|Chicago's Robert Lamm, and me|
It took just the first three songs - Introduction, Does Anybody Know What Time it Is, and Beginnings - to hook me. I knew I was going to be a Chicago fan for life. And who knew that, some 35 years later, one of the band's leaders would play on one of my records? But we'll get to that in a minute.
As I listened to this album, I was blown away by the combination of strength and tenderness in the music, and flabbergasted by the guitar work of Terry Kath. I was also impressed with the horn section, and loved the soulful baritone vocals of Kath, the almost big-band-singer voice of Robert Lamm, and the beautiful tenor singing of Peter Cetera. I was also floored by the drumming of Danny Seraphine. To this day I've never heard a better rock drummer.
But what grabbed me most were the songs. The power and grace of those tunes, the impossibly catchy melodies, the unbelievable progressions and changes and major 7th chords. Wow. Chicago's music spoke to me like no other music has. It knocked me out. Since that debut, I've happily followed the band along for its remarkable 46-year ride.
Arguably the most popular American rock band of all time, Chicago, the first band to chart a Top 40 album in five separate decades, has sold more than 100 million records, including more top ten hits than any other artist except the Beatles and the Rolling Stones. And the band has stayed together and never gone a year without touring.
Obviously the group has gone through some changes. Kath sadly died of a gunshot wound in 1978, Cetera left the band after the 1985 summer tour to pursue a solo career, and Seraphine unfortunately was fired. But Chicago plays on, with four of the seven original members.
Co-lead singer and keyboardist Lamm, my favorite member and the guy who wrote many of the band's classics, is still in the fold. He's also released a bunch of remarkably good solo albums over the years. And I'm honored to say that he played on one of my records a few years ago, fulfilling a lifelong dream of mine. The picture above was taken soon after he played on Away, my tribute to Beach Boys Carl and Dennis Wilson.
Lamm and Carl Wilson, who sadly died of cancer, were very close friends. The song featured Lamm on keyboards, and also featured Carl's son, Justyn, and Dennis's son, Carl, singing with me on the four-part harmonies.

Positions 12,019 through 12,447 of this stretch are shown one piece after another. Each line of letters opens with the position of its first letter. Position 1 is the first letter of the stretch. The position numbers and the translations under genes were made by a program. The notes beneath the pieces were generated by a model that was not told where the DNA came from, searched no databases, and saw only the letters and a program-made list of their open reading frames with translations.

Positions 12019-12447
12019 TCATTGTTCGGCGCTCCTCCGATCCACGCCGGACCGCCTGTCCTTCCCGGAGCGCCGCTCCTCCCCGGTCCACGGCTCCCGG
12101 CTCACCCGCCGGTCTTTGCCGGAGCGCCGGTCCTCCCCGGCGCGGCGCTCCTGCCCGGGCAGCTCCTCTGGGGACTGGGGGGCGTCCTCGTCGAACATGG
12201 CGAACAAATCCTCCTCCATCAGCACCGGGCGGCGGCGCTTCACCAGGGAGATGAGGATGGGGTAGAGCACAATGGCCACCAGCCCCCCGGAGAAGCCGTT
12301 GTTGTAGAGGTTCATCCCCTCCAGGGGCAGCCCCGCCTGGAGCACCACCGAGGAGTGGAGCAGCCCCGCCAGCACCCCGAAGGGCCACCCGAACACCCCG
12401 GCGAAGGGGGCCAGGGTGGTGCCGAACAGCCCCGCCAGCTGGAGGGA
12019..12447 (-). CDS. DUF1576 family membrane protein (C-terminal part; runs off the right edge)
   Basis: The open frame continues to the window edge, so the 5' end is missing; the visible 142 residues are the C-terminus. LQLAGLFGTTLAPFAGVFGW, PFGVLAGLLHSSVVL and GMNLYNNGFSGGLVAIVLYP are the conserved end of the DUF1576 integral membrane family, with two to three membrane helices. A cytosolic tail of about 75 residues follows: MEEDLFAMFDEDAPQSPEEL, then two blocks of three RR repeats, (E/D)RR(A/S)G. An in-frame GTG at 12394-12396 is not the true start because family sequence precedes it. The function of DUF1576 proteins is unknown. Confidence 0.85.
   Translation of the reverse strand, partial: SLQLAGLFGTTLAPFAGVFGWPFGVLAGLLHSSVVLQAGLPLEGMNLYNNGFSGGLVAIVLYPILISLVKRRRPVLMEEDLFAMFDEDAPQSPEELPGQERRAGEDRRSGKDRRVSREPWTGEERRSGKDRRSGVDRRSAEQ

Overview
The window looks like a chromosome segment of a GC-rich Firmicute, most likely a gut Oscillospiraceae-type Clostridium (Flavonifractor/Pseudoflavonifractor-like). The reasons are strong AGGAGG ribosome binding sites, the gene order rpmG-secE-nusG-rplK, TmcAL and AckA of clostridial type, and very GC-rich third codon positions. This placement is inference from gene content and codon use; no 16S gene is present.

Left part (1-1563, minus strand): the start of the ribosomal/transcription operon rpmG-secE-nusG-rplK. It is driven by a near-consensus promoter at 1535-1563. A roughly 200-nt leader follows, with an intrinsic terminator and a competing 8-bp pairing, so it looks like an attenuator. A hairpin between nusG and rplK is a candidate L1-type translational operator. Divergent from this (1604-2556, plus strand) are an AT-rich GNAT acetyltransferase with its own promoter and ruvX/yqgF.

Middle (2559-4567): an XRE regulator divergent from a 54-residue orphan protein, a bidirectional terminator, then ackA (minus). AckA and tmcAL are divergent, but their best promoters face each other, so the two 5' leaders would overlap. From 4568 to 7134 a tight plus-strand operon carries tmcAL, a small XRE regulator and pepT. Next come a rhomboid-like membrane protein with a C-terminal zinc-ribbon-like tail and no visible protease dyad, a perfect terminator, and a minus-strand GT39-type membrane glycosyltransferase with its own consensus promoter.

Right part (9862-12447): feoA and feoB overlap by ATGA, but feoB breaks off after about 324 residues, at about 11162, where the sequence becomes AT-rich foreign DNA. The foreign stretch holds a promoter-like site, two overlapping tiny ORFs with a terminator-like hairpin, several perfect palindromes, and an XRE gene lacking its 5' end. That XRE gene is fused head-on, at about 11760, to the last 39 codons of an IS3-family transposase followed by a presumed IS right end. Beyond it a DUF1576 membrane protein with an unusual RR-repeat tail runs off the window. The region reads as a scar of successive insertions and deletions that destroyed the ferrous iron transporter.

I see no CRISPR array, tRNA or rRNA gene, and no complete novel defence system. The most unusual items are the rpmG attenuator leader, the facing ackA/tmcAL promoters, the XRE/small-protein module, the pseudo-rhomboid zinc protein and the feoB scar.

Meanwhile, back in Chicago... The band's legendary horn section, too - Lee Lougnane, trumpet, James Pankow, trombone, Walt Parazaider, saxophone - is still intact. Other current members include Jason Scheff, who I profiled in San Diego Magazine a few years ago, Tris Imboden, Keith Howland and the newest member, the very talented and personable Lou Pardini.
On record, Chicago's innovative, hard-driving rhythm and blues and jazz-rock of the early days was largely replaced in the 80s and 90s by a more polished, commercial, middle-of-the-road sensibility. As a result, the band has been lumped into the banal power-ballad pool by clueless critics who wouldn't know good music if it bit them in the ass. Even Chicago at its most blatantly commercial still produces great songs.
Longtime fans of the group know what this band is really all about. In concert, Chicago still knocks your socks off. Sure, they play some of their Cetera-penned, David Foster-produced adult contemporary hits. And by the way, those songs are still good songs. But they also play their earlier classics - Make Me Smile, Free, Feeling Stronger Every Day, Beginnings, Does Anybody Know What Time It Is, Introduction, Call on Me, Wake Up Sunshine, Saturday in the Park, Wishing You Were Here, Questions 67 & 68, Dialogue, 25 or 6 to 4 - to remind the older fans what this band is still made of.
Chicago created one of the most identifiable and enjoyable sounds in the history of rock music. The early albums, especially, with their unique blend of rock, jazz, rhythm and blues, and pop, contian some of the best popular music ever recorded. Chicago is one of the greatest bands of the rock era. Yet they are often dismissed by critics and annually slighted by the terminal twits at the Rock and Roll Hall of Fame.
As I wrote last year in The Daily Beast, the Rock and Roll Hall of Fame is a joke for dissing such great artists as Chicago, Yes, Peter Frampton, and countless others.
Despite never getting the critical respect it deserves, Chicago is thankfully still pleasing fans all over the world. I saw the band perform with my wife and daughter just a couple months ago here in San Diego, and they were fantastic. People who know what good music is have been loving this band since the days when Chicago records were played on progressive FM radio stations (yes, Chicago was once considered musically subversive). The love affair between Chicago and its fans, me included, is still going strong.